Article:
Sunday, March 13, 2011
Wadie E. Said (University of South Carolina School of Law) has posted The Material Support Prosecution and Foreign Policy (Indiana Law Journal, Vol. 86, No. 2, 2011) on SSRN. Here is the abstract:
Since September 11, 2001, the chief statute for charging terrorism suspects in federal court has been 18 U.S.C. § 2339B, which criminalizes the provision of material support to designated foreign terrorist organizations (FTOs). Where previous terrorism prosecutions revolved around punishing offenders for acts of violence that had already occurred, the new focus on material support-type prosecutions was engineered to aid in preventing terrorism activity from taking place in the future. What has been left largely unexplored is what § 2339B litigation reveals about the United States' position on political violence and the groups that carry it out.
Although the federal courts have consistently narrowed the framework in which a criminal defendant accused of engaging in or supporting terrorism can make arguments rooted in political or religious belief, the nature and conduct of terrorism prosecutions themselves have the potential to make such arguments relevant nonetheless. A review of the process by which groups are designated as FTOs reveals that the government has taken a de facto position that all political violence perpetrated by nonstate actors is terrorism. There are currently no standards or guidelines defining when nonstate political violence can be justified or even excused. Further, § 2339B prosecutions operate under the theory that "money is fungible," and that support sent to terrorist groups for charitable purposes frees up money for violence. This theory, when coupled with the current vagueness of the FTO designation process, has profound implications for the Fifth Amendment due process rights of defendants charged under the statute.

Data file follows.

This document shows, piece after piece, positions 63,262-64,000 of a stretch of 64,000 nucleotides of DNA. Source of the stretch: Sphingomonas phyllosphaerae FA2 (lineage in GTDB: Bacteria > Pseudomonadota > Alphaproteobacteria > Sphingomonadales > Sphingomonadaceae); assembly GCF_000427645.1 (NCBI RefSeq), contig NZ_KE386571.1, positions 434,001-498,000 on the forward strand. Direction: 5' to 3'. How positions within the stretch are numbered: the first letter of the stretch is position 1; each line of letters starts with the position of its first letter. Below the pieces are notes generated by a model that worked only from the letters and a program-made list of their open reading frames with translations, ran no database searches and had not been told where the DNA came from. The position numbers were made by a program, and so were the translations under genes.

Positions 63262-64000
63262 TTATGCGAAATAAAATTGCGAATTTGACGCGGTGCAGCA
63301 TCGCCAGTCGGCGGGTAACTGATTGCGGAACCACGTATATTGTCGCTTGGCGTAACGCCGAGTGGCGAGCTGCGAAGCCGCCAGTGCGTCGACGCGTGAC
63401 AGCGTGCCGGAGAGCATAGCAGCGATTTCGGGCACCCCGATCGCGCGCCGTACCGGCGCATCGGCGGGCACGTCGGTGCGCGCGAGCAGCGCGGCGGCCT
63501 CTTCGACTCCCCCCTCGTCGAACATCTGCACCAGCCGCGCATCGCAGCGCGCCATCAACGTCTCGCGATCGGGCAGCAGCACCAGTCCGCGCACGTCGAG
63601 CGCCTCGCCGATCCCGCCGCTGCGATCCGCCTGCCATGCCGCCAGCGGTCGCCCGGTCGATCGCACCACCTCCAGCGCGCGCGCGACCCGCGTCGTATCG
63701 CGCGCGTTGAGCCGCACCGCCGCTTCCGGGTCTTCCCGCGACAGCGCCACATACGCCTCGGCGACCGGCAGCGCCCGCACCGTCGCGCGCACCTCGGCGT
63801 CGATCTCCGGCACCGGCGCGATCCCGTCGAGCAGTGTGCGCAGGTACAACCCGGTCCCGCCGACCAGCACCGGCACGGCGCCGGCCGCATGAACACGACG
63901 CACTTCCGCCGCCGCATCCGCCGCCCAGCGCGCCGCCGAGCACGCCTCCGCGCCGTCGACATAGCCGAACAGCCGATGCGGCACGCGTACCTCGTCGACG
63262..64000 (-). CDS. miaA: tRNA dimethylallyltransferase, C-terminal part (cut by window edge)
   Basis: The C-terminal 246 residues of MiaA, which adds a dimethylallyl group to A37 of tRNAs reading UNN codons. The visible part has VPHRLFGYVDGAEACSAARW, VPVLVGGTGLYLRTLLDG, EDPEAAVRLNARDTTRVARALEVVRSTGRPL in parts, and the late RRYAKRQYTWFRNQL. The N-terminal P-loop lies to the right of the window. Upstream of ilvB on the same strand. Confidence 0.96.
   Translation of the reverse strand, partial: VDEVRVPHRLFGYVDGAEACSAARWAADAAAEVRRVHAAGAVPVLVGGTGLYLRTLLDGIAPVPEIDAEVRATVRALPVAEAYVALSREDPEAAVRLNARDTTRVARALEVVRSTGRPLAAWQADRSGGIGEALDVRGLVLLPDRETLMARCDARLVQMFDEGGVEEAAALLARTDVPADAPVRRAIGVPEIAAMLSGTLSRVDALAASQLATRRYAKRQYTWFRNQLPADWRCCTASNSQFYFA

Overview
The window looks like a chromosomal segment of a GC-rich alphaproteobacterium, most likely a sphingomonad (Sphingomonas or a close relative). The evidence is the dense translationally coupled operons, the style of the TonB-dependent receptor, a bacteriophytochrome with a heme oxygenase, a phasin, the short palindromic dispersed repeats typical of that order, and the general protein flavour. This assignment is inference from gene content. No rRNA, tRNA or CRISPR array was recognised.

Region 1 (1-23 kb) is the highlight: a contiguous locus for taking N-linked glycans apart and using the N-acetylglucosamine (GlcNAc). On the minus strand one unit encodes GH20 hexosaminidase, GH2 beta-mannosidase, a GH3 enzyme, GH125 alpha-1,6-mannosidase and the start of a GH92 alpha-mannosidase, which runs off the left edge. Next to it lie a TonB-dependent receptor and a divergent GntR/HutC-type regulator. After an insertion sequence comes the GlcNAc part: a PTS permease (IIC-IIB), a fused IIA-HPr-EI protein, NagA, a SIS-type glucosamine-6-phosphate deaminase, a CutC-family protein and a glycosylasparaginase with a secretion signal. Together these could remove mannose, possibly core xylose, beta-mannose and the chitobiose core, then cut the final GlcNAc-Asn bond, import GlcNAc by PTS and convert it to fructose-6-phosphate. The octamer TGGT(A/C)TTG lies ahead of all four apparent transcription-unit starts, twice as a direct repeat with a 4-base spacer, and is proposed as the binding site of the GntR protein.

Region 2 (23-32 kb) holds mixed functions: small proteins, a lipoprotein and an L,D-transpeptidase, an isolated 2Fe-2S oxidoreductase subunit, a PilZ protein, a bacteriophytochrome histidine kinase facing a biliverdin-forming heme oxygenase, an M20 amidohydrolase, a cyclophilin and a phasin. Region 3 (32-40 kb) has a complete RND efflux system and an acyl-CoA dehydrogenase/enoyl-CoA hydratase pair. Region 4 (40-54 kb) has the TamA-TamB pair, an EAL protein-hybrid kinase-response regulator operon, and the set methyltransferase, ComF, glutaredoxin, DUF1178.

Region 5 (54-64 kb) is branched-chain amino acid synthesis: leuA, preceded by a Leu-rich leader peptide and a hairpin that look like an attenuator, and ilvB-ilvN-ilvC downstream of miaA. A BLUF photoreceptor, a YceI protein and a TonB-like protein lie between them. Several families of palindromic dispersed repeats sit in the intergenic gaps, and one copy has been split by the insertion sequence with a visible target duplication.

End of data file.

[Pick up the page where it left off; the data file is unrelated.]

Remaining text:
This Article advances two main recommendations. First, the government should have to articulate when and under what conditions, if any, nonstate groups might be allowed to engage in violence. Such an explicit standard would provide a more legitimate legal basis for prosecutions of individuals charged with supporting FTOs and prevent such prosecutions from selective and inappropriate attempts to create or assert foreign policy. Second, the "money is fungible" theory should be subjected to a more extensive review. While the theory seems to make sense on an abstract level, the prosecution should have to make a specific showing that humanitarian support to a given organization does in fact facilitate violence. This showing is necessary in cases where the government never contends that the defendant planned or carried out any violent activity. Otherwise, the courtroom risks being turned into a forum in which to have a foreign policy debate that might lead to the unjust conviction of § 2339B defendants.